The Superiority of Reason Thesis has the following rationale, '"The knowledge we gain in rationalism literature area S by intuition and deduction or have innately is superior to any knowledge gained by sense experience". In addition to the following claims, rationalists often adopt similar stances on other aspects of philosophy. Most rationalists reject skepticism for the areas of knowledge they claim are knowable a priori. Naturally, when you claim some truths are innately known to us, one must reject skepticism in relation to those truths.

This is the view that we know some truths without basing our belief in them on any others and that we then use this foundational knowledge to know more truths. Rationalism - as an appeal to human reason as a way of rationalism literature knowledge - has a philosophical history dating from antiquity, rationalism literature.

The analytical nature of much of philosophical enquiry, the awareness of apparently a priori domains of knowledge such as mathematics, combined with the emphasis of obtaining knowledge through the use of rational faculties commonly rejecting, for example, direct revelation have made rationalist themes very prevalent in the history of philosophy. Since the Enlightenment, rationalism is usually associated with the introduction of mathematical methods into philosophy as seen in the works of DescartesLeibnizand Spinoza.

Even then, the distinction between rationalists and empiricists was drawn at a later period and would not have been recognized by the philosophers involved. Also, the distinction between the two philosophies is not as clear-cut as is sometimes suggested; for example, Descartes and Locke have similar views about the nature of human ideas.

Rationalism literature of some varieties of rationalism argue that, starting with foundational basic principles, like the axioms of geometryrationalism literature, one could deductively derive the rest of all possible knowledge.

The philosophers who held this view most clearly were Baruch Spinoza and Gottfried Leibnizrationalism literature, whose attempts to grapple with the epistemological and metaphysical problems raised by Descartes led to a development rationalism literature the fundamental approach of rationalism. Both Spinoza and Leibniz asserted that, in principleall knowledge, including scientific knowledge, rationalism literature, could be gained through the use of reason alone, rationalism literature, though they both observed that this was not possible in practice for human beings except in specific areas such as mathematics.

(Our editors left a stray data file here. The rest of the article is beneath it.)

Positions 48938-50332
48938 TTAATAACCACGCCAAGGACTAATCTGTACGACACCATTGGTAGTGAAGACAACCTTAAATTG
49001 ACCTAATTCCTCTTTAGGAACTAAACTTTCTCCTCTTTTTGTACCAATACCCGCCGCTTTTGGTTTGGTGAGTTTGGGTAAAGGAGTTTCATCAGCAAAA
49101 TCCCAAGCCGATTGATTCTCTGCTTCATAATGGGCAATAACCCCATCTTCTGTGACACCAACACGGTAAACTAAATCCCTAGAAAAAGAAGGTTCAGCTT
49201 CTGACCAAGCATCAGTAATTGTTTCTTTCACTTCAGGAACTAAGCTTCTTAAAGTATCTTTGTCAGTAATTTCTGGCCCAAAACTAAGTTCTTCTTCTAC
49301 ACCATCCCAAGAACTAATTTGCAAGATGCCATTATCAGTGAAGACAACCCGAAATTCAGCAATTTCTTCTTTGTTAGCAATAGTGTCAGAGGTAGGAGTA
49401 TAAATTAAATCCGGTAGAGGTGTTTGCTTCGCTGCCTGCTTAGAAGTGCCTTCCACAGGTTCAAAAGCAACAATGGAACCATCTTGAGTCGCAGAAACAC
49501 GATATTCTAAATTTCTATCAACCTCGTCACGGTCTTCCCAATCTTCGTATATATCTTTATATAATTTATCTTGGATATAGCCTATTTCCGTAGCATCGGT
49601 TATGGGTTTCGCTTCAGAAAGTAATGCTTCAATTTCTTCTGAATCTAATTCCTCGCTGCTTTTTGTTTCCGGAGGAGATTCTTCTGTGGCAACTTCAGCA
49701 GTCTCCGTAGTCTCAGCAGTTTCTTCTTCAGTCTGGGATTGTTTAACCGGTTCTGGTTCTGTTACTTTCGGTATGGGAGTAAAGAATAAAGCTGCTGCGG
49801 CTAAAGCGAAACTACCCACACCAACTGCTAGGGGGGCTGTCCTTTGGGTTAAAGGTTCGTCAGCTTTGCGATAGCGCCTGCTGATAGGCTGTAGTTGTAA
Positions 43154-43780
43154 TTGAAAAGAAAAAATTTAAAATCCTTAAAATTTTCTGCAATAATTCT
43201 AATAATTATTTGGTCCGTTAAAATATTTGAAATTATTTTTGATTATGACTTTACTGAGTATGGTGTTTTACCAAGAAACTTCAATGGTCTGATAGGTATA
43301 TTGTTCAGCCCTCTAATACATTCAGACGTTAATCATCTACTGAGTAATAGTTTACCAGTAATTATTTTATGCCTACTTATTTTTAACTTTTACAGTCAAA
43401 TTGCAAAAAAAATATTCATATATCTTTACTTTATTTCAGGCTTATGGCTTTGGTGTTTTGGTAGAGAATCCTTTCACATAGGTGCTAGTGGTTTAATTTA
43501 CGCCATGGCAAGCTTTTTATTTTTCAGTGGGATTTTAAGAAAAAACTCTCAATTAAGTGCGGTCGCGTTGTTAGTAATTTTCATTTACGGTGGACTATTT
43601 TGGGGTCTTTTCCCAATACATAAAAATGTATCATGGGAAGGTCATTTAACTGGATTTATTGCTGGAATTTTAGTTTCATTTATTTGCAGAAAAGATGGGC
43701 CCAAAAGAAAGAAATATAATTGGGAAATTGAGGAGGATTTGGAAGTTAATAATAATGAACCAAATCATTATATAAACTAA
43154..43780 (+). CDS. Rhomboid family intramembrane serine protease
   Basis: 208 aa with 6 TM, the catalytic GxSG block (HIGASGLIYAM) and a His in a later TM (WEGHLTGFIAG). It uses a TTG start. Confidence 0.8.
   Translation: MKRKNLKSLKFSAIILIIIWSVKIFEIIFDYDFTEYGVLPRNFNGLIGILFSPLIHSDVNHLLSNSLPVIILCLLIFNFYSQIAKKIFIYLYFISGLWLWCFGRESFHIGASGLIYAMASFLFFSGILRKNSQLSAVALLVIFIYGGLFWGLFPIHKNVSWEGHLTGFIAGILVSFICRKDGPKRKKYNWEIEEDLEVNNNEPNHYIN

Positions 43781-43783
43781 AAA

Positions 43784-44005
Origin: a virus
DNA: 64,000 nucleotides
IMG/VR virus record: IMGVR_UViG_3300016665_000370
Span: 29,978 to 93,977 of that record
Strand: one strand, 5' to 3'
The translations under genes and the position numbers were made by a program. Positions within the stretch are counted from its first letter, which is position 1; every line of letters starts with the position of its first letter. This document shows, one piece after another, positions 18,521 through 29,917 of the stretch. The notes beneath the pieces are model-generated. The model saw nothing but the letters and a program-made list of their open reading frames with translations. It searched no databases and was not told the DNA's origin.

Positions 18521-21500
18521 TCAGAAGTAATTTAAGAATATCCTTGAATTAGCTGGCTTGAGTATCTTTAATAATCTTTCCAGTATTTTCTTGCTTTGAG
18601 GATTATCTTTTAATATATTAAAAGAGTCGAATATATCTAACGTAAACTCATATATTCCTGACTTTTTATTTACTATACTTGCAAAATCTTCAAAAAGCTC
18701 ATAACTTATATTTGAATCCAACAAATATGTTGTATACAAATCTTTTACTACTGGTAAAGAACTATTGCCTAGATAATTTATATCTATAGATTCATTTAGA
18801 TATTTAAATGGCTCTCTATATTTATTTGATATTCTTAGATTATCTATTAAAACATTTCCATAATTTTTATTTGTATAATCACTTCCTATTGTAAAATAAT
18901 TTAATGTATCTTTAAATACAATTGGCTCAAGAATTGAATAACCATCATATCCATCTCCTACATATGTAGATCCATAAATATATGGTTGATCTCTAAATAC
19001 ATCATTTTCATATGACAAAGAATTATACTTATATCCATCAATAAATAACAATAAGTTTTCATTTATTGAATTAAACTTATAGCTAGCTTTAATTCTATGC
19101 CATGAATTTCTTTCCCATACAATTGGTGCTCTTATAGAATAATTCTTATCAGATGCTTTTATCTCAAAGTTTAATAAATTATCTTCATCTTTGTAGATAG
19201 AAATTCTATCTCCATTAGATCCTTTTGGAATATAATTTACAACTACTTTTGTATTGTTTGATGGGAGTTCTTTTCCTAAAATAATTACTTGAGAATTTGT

On the other hand, Leibniz admitted in his book Monadology that "we are all mere Empirics in three fourths of our actions. Although rationalism in its modern form post-dates antiquity, philosophers from this time laid down the foundations of rationalism.

He is considered to be the first known proponent of Indian materialism, and forerunner to the Charvaka school of Indian thought, which holds direct perceptionempiricismrationalism literature, and conditional inference as proper sources of knowledge, embraces philosophical skepticism and rejects Vedas, Vedic ritualismand supernaturalism. Pythagoras was one of the first Western philosophers to stress rationalist insight. Pythagoras "believed these harmonies reflected the ultimate nature of reality.

He summed up the implied metaphysical rationalism in the words "All is number". It is probable that he had caught the rationalist's vision, later seen by Galileo —of a world governed throughout by mathematically formulable laws".

 

Rationalism: Examples and Definition | Philosophy Terms

 

rationalism literature

 

Rationalism, in Western philosophy, the view that regards reason as the chief source and test of knowledge. Holding that reality itself has an inherently logical structure, the rationalist asserts that a class of truths exists that the intellect can grasp directly. There are, according to the. Karl Popper and Literary Theory: Critical Rationalism as a Philosophy of Literature. Together they provide a compelling record of the author's longstanding concerns, most important among these the precise meaning of Leibniz's rationalism--in what sense he maybe called a rationalist. What are our values? Where do these values come from? What role do we play in our fate? What role do these things play in the Declaration of Independence, and our approach to government? Let's look at some passages and determine whether or not they are influenced by Rationalism.